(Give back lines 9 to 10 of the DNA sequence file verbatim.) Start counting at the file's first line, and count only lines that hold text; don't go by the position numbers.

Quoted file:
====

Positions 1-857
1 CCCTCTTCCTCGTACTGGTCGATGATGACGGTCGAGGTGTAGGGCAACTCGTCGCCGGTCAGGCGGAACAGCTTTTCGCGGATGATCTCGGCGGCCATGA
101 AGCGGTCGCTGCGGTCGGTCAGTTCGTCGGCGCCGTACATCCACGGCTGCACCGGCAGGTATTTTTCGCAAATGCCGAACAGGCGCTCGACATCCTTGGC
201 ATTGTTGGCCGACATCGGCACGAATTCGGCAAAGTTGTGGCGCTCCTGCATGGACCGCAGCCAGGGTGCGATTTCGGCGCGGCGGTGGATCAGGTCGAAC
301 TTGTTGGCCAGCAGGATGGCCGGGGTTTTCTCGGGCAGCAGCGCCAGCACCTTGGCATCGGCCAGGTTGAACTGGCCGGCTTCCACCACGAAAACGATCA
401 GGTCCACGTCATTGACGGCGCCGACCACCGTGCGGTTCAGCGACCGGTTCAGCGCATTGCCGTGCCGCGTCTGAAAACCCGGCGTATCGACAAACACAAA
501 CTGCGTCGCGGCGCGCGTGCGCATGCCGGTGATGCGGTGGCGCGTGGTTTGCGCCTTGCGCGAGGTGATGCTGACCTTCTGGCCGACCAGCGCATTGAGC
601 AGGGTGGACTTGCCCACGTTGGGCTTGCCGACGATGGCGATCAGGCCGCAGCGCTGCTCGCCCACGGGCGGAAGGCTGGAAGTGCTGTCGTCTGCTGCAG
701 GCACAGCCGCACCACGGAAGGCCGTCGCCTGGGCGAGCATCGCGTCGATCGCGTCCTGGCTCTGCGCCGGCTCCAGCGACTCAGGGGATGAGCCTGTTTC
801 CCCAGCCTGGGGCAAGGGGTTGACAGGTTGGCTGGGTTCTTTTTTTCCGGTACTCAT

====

701 GCACAGCCGCACCACGGAAGGCCGTCGCCTGGGCGAGCATCGCGTCGATCGCGTCCTGGCTCTGCGCCGGCTCCAGCGACTCAGGGGATGAGCCTGTTTC
801 CCCAGCCTGGGGCAAGGGGTTGACAGGTTGGCTGGGTTCTTTTTTTCCGGTACTCAT